The network's two research goals can be summarised as follows. The first goal is to devise a tandem cell which can convert solar energy to chemical energy with an efficiency of 10% or more, using a new nanostructured metaloxide material, and based on an atomic scale understanding of the mechanism of photooxidation of water on metaloxide surfaces, this step being the crucial step. The second goal is to find the best possible hydrogen storage hydrogen material for cheap on-board storage in automobiles (> 5wt%, reversible), by determining experimentally and theoretically what constitutes a good catalyst and what makes the material (and its combination with a catalyst) reversible, by investigating well known and relatively unexplored complex metal hydrides.
Relevance to the specific objectives of the Marie Curie action
The academic partners have their roots in fundamental physics (UI, DTU), applied physics (FRI, CHA) and chemistry and chemical engineering (LEI, EPFL, OXF, WAR), showing the highly interdisciplinary character of the network. The expertise of the partners is summarized in Table 2.1, which shows that the contributions to the training programme are highly complementary. Synergy comes from the fact that both research goals (w.r.t. production and storage of hydrogen) have to be achieved to realise the hydrogen economy, and from the unified nanoscience/surface science approach that will be taken in research on production and storage. Also, some of the partner groups (LEI, DTU, CHA) will perform research on both topics in the framework of this proposal. The groups have extensive experience with international collaboration, and there is already intense collaboration between many of the partners. Four of the groups (LEI, DTU, OXF, UI) are currently part of one and the same Research Training Network (Predicting Catalysis) that will end on 1 July 2006, and there are many links between these groups and the other participants, and among the other participants.
Industrial partners play an essential role in the programme. Their involvement guarantees the valorisation of the results: HS (an SME) and SHL are end-users of the breakthrough discoveries that are potentially made in the research of the academic partners on production and storage of hydrogen. The industrial partners will take promising methods for production and storage of hydrogen to further develop these methods and to scale them up. They provide a stimulating new environment for fellows who want to explore the opportunities of an industrial career, allowing them to perform research in a business-oriented environment. The industrial partners will give essential input in the training programme, by providing courses on communication and presentation, research management, handling of IP, and entrepreneurship. New skills and knowledge gained by the academic partners will be disseminated into an industrial environment. The project will make a strong contribution to fostering industry-academia interaction. Given the expected importance of research for the hydrogen economy over the next decades, we expect that the links that will be formed between the academic and the industrial partners during the contract period will continue to exist and even become stronger after this period.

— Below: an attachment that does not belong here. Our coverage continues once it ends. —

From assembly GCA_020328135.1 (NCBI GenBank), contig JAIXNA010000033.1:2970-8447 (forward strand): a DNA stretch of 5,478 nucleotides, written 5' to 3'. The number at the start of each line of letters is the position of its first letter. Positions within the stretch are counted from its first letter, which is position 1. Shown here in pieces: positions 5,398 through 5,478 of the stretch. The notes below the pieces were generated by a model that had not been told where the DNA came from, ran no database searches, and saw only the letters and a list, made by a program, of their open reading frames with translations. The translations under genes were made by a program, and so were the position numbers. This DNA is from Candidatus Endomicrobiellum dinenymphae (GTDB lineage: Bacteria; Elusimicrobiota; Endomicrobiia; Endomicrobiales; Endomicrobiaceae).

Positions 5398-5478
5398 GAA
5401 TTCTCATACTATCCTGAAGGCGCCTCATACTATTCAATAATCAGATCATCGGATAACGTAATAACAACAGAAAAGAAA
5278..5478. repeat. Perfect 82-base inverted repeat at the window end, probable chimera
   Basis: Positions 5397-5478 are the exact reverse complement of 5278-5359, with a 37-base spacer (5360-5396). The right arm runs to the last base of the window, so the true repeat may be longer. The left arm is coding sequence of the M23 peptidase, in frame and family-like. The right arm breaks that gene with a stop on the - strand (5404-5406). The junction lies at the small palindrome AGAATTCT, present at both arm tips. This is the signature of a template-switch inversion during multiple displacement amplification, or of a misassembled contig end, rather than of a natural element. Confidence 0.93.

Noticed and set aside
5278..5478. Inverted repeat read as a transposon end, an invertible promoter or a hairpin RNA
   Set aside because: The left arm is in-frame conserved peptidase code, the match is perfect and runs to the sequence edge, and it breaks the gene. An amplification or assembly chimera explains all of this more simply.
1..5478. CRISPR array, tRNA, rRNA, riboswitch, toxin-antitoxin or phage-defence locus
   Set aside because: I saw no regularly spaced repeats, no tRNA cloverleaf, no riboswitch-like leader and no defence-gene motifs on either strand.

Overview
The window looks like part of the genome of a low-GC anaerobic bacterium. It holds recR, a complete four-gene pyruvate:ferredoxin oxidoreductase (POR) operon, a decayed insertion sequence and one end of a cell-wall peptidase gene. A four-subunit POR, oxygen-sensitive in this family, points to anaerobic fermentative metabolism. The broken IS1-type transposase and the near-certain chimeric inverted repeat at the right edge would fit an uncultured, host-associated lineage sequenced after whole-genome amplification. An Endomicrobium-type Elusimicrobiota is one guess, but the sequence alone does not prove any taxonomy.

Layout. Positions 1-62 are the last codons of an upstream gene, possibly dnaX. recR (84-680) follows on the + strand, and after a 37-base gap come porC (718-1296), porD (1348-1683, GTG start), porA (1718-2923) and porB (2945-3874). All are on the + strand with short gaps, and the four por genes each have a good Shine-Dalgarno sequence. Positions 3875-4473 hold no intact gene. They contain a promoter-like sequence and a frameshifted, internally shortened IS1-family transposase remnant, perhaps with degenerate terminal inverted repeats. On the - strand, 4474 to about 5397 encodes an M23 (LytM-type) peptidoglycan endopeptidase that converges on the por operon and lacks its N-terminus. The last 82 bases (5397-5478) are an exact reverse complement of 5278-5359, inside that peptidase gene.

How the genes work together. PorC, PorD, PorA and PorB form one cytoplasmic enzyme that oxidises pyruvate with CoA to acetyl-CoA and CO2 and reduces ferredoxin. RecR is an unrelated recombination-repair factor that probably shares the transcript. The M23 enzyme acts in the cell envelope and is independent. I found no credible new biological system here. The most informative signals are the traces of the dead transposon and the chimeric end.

Training programme and transfer of knowledge activities
The network will train 10 ESRs (30 fte years) and 6 ERs (11.5 fte years) in research on production and storage of hydrogen. Training young people in research aimed at realising the hydrogen exconomy is a stated European policy goal. Training is provided in the scientific areas that are associated with the research objectives, with an emphasis on interdisciplinarity and intersectorial aspects. It will be based on personalized career development plans to provide the ESRs and ERs with balanced sets of skills and advanced knowledge at the leading edge of science and technology.
The network's goal is to train a new generation of researchers in the skills needed for solving problems associated with production and storage of hydrogen, the solution of which is crucial to a future hydrogen economy. Training young researchers to perform research on problems related to the hydrogen economy and to teach the science associated with hydrogen are stated European policy goals. To achieve the educational goal and the research goals outlined above, training will be provided in scientific skills and complementary skills.